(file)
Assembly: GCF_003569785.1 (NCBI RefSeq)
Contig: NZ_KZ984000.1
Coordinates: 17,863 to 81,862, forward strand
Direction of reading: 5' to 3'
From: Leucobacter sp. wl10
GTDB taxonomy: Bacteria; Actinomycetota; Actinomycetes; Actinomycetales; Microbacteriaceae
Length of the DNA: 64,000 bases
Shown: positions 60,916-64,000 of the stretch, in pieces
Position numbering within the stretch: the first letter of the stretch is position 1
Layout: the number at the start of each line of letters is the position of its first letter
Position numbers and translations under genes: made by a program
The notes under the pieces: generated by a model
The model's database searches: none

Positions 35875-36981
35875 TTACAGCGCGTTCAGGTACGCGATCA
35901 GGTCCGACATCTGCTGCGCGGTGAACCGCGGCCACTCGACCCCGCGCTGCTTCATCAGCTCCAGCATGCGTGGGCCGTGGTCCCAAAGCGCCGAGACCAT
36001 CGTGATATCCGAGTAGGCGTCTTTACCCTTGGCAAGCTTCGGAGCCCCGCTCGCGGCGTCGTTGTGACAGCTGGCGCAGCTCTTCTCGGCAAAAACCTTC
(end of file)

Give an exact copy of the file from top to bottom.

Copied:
Assembly: GCF_003569785.1 (NCBI RefSeq)
Contig: NZ_KZ984000.1
Coordinates: 17,863 to 81,862, forward strand
Direction of reading: 5' to 3'
From: Leucobacter sp. wl10
GTDB taxonomy: Bacteria; Actinomycetota; Actinomycetes; Actinomycetales; Microbacteriaceae
Length of the DNA: 64,000 bases
Shown: positions 60,916-64,000 of the stretch, in pieces
Position numbering within the stretch: the first letter of the stretch is position 1
Layout: the number at the start of each line of letters is the position of its first letter
Position numbers and translations under genes: made by a program
The notes under the pieces: generated by a model
The model's database searches: none

Positions 35875-36981
35875 TTACAGCGCGTTCAGGTACGCGATCA
35901 GGTCCGACATCTGCTGCGCGGTGAACCGCGGCCACTCGACCCCGCGCTGCTTCATCAGCTCCAGCATGCGTGGGCCGTGGTCCCAAAGCGCCGAGACCAT
36001 CGTGATATCCGAGTAGGCGTCTTTACCCTTGGCAAGCTTCGGAGCCCCGCTCGCGGCGTCGTTGTGACAGCTGGCGCAGCTCTTCTCGGCAAAAACCTTC